Self-Care Deficit [Care Plan]


The words self care deficit surrounded by healthcare related vector images.

Mental or physical challenges can be the cause of people not being able to take care of themselves adequately. Nurses may use this care plan in any setting with patients dependent on personal care and hygiene. 

Self- Care Deficit is the inability to perform feeding, bathing, dressing, and toileting activities by oneself and therefore depend on others for routine activities. 

The self-care deficit theory by Dorothea Orem talks about precisely that: encouraging the patient to participate in activities of daily living as much as possible. 

  • Body injuries 
  • Mental health problems such as dementia 
  • Anxiety 
  • Degenerative body functions 
  • Lack of interest 
  • Lack of knowledge 
  • Lack of resources 
  • Fatigue 

Signs and Symptoms…

  • Verbalization of lack of self-care abilities 
  • Body odor 
  • Inability to perform self-care tasks 
  • Weight loss 
  • Unkempt appearance 
  • Skin breakdown 

Expected Outcome

  • The patient will perform activities of daily living as independently as possible
  • The patient will perform ADLs safely and recognize when he or she needs assistance
  • The patient will name available resources to continue to improve building independence 


Subjective data: patients might say…

“I need help getting ready for the day.” 
“Since my car accident, I need help standing up.” 
Objective data: you might find the following during your assessment… 

The patient is unable to reach the entire body when washing. 
The patient is unable to bring food to the mouth.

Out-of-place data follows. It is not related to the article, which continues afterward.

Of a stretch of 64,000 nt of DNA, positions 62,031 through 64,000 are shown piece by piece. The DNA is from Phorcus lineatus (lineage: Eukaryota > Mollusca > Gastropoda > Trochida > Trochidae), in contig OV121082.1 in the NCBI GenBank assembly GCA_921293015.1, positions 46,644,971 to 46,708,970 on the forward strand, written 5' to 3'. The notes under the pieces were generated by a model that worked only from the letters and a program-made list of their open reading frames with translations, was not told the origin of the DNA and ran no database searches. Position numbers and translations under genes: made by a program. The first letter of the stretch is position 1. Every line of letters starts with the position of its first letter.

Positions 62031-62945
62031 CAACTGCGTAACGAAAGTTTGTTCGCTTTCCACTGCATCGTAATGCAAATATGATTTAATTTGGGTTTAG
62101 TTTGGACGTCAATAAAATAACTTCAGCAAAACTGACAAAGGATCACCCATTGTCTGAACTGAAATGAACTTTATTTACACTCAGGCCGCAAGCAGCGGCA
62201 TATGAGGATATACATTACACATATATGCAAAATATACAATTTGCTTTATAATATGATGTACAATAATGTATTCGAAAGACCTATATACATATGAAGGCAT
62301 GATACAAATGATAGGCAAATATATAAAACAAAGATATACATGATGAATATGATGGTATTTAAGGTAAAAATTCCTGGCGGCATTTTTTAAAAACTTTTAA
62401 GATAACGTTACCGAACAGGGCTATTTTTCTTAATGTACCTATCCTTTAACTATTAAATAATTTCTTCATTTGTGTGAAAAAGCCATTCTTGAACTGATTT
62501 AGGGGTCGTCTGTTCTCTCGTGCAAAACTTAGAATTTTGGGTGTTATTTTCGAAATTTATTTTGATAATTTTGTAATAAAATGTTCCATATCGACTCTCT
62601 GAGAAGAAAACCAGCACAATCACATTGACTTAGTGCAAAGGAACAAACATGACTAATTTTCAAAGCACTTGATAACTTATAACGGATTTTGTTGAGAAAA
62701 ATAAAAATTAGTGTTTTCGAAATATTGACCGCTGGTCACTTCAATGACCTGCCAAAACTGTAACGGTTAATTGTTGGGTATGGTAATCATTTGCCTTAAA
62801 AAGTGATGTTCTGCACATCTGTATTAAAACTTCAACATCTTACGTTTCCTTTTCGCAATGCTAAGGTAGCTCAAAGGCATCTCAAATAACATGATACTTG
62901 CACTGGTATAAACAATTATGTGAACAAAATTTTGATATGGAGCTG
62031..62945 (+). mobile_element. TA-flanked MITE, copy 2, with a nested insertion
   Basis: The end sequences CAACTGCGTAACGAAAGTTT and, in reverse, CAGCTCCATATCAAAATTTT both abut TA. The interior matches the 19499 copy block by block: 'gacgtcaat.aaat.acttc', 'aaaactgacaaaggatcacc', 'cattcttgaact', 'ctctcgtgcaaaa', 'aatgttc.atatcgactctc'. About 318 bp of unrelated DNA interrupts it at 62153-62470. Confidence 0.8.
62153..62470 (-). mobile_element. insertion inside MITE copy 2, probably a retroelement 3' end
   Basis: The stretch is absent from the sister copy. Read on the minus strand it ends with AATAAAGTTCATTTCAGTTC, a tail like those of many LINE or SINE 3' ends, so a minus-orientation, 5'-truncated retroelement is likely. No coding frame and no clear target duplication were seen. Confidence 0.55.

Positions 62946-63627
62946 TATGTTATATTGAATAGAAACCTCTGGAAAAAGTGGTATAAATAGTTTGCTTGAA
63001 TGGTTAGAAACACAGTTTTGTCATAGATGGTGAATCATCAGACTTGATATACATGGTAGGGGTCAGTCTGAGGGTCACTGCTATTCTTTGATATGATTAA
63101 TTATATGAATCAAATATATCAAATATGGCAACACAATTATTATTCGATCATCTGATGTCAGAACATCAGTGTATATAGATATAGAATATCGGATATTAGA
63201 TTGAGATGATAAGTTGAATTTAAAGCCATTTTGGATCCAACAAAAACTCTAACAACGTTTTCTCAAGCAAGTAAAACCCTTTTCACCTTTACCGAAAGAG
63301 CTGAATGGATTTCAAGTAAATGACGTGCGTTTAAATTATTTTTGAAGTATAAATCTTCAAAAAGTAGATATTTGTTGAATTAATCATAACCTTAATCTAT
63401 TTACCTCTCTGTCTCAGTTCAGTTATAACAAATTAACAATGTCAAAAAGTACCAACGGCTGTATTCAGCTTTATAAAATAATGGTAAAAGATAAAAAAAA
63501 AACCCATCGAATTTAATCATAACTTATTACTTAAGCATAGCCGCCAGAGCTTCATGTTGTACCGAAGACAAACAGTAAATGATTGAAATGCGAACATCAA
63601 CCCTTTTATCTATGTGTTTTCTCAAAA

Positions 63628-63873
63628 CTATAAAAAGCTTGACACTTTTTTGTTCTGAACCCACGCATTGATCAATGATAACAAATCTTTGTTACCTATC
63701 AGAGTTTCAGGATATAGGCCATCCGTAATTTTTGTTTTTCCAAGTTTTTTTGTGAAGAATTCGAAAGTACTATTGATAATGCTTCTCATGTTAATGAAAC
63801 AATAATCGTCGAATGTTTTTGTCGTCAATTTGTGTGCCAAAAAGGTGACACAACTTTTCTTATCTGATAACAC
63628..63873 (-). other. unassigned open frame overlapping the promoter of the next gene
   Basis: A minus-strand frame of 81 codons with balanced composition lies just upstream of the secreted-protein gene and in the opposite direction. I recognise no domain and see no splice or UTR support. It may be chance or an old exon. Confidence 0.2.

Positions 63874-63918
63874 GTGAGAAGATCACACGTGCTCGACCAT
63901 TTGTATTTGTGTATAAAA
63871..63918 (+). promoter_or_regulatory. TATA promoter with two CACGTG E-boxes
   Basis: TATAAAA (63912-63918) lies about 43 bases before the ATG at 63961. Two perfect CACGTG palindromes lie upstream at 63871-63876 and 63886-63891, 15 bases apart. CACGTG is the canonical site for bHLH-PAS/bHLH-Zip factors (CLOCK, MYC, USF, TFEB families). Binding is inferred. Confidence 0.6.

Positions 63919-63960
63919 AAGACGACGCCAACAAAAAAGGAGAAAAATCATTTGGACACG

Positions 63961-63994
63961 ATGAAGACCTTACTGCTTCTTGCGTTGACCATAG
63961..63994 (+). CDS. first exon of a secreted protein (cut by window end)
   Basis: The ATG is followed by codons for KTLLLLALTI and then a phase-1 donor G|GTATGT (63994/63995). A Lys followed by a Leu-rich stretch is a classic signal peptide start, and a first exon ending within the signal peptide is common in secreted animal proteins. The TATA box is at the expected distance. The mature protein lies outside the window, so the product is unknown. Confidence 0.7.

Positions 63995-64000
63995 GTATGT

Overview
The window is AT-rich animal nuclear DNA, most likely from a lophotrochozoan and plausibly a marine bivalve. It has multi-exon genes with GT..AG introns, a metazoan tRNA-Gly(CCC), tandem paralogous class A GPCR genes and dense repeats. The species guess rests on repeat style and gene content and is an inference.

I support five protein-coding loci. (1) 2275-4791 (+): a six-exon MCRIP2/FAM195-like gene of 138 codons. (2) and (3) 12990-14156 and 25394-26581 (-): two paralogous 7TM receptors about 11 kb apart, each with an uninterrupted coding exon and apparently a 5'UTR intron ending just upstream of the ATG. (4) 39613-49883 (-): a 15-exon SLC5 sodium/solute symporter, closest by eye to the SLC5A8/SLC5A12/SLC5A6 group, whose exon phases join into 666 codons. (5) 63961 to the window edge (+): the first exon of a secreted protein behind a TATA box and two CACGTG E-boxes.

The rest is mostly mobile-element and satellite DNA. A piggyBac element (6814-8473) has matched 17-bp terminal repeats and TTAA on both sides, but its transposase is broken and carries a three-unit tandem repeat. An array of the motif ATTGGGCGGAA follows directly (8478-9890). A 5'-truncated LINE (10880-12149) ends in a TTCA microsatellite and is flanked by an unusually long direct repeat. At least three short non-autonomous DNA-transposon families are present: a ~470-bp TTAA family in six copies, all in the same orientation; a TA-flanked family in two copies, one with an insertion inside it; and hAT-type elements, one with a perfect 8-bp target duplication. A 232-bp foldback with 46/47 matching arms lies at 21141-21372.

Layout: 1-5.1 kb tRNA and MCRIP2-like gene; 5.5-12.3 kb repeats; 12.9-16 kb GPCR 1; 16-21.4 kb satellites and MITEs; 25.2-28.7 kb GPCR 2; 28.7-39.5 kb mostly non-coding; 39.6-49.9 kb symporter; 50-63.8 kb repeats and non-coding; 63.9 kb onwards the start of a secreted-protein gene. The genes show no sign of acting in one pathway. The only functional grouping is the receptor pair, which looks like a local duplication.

The patient has a stage one ulcer on the sacrum. 

Nursing Interventions for Self-Care Deficit

Observe self-care tasks.

This provides a baseline about how dependent the patient is and how much help the patient needs. From there, the nurse may create an individualized care plan that focuses on maximum independence for the patient.

Involve the patient in the development of the care plan.

Including the patient in the plan of care provides a sense of autonomy. The patient is also more likely to comply if he or she helped work on the plan.

Assess the reason for the patient’s impaired self-care.

The reason for the deficient self-care builds the foundation of the care plan. Knowing why the patient is unable to care for himself or herself allows the nurse to focus on the cause and improve it. For example, mental health problems such as dementia or schizophrenia can be medically treated, and therefore the self-care process improved. 

Establish a routine with the patient 

Routines provide a sense of security. The patient feels much more confident knowing repetitive individual steps of a specific process. 

Encourage the patient to verbalize thoughts, fear, and frustration 

The patient might be in a new situation or a worsening condition that requires adjustment. An opportunity to express negative feelings could give the patient relief and allow for the healing process to begin.

Inquire about a swallow screen and evaluation before feeding the patient -diet recommendation.